The Royal Commission on Disability slams the South African Department of Social Services (DHS) for caring for two men
A damning report by the Royal Commission on Disability has revealed that the South African Department of Social Services (DHS) has failed to provide a safe home for two men with autism and intellectual disability.
- The Royal Commission on Disability has made 15 adverse findings against DHS
- He revealed that Daniel Rogers was suffering from neglect in a DHS group home
- Report found ‘inadequate institutionalized accountability’ at DHS
In June 2021, the royal commission looked at three cases in South Australia – Mitchell*, Daniel Rogers and Ann Marie Smith.
The commission found “inadequate institutional responsibility” on the part of DHS for failing the men.
The report said Mitchell was living in DHS-run housing, but his aunt and uncle grew concerned after they discovered he had injured his foot and been taken to a topless waitress restaurant by a member of staff.
A letter threatened Mitchell’s life
She raised her concerns with DHS, but felt they were never heard. A camera was also installed in Mitchell’s bedroom without the consent of his legal guardians, his Aunt Victoria* and Uncle James*.
“In an email, the Director of Accommodation Services acknowledged that it was inappropriate to install a device capable of filming Mitchell in his unit without notifying James and Victoria or seeking their consent,” the commission said.
“The manager described the failure as a ‘communication breakdown’ and apologized that proper approvals and warranties were not negotiated and documented prior to the installation of the intercom.
“Due to the intercom issue and other issues, the site manager has been moved from the residence. It appears that at least one member of staff felt aggrieved by this change.”
In March 2018, Victoria and James received a letter threatening the life of their 38-year-old nephew, which they reported to DHS and South African police.
The letter also used a pejorative term for Mr Mitchell.
But the commission found that DHS did not take the letter seriously enough, delaying the investigation into the identity of the author.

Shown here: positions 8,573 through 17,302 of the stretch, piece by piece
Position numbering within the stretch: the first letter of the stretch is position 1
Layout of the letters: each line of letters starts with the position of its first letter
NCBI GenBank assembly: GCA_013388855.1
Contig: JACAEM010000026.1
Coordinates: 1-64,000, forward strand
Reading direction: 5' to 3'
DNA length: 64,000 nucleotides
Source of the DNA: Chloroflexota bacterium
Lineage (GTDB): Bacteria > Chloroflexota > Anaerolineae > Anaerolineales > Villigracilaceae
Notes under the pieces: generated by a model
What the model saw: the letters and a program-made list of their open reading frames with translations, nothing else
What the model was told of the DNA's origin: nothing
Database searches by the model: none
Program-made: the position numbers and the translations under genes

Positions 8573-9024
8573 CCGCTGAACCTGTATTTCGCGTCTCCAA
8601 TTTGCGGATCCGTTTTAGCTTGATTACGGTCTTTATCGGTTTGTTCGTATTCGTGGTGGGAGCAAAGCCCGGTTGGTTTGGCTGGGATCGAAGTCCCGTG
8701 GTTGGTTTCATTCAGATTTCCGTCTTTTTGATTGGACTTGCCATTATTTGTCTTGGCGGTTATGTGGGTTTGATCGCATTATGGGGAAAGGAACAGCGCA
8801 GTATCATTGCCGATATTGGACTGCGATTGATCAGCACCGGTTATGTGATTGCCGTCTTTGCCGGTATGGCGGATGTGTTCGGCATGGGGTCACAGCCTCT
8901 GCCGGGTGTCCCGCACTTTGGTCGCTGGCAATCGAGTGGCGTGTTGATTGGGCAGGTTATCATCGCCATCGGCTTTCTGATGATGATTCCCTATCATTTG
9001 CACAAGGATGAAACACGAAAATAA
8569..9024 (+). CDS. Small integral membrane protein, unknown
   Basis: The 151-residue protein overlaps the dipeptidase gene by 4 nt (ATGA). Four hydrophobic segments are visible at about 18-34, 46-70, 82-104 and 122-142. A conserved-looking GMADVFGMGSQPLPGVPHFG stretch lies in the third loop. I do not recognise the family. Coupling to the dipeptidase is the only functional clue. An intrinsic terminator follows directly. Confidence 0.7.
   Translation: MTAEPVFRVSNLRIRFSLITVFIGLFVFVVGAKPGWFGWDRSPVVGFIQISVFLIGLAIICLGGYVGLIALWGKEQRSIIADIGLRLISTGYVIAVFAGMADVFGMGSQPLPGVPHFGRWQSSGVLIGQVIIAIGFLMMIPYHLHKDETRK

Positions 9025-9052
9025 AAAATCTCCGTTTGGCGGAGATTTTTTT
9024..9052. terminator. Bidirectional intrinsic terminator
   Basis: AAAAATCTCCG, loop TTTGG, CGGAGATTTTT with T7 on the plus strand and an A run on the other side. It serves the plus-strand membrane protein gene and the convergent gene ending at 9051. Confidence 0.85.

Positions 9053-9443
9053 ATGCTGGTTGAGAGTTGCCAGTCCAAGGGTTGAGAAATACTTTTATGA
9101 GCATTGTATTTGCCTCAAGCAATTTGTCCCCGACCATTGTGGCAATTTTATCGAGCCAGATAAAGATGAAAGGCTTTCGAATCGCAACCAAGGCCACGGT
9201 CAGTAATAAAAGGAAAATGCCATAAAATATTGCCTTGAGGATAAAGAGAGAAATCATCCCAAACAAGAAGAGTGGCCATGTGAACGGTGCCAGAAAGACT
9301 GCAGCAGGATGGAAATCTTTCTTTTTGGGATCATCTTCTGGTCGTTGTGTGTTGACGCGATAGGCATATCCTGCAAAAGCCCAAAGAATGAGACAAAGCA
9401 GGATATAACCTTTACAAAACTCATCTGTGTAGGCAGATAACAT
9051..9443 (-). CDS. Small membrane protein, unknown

“DHS has failed in its responsibility to take appropriate action to discover the source of an apparently serious threat to the safety and well-being of a person with disabilities in its care,” the report said.
The report says that since the commission hearings in June 2021, DHS has hired an outside investigator to review the letter and sent the family a formal apology.
The DHS did not investigate the bruises
Mr Rogers, 40, had spent most of his life in state government-run group homes, but his mother Karen Rogers grew more concerned about his treatment before he left in 2019.
The commission said his mother found unexplained injuries on her son, insufficient medication for him when he went on holiday, poor grooming and poor personal hygiene and did not know how his money was spent.
The inquest also heard that her bedroom at home had “an air of neglect” with filthy walls and floors.
In February 2019, disabled workers outside DHS discovered that Mr. Rogers had a large bruise on his lower back that appeared to have paint or stain obscuring the injury.
They reported it to the National Disability Insurance Scheme Commission (NDIS).
“DHS has not sought urgent medical advice on the nature and probable cause of Daniel Rogers’ injuries.”
The commission found that Mr Rogers had been neglected by DHS, rejecting state government submissions during the hearings that his treatment was at times “unacceptable” but did not amount to negligence.
DHS also apologized to Mr. Rogers’ family.
The death of Ann Marie Smith has been examined
The commission also considered the response of the South African government and the NDIS since the death of Ann Marie Smith, who suffered prolonged neglect while receiving support from provider Integrity Care.
It has reviewed two reports – one commissioned by the government, the other by the NDIS Commission – since Ms Smith died at her home in Kensington Park in April 2021.
The royal commission identified areas that still needed further investigation, including communication between NDIS providers and people living with disabilities and how services could improve their quality and become more “person-centred”.
“It is not enough for a policy to claim to be people-centred,” the commission said.
“People-centered approaches must be embedded in the daily practices and cultures of all those responsible for service delivery.”
*Michell, Victoria and James preferred the use of pseudonyms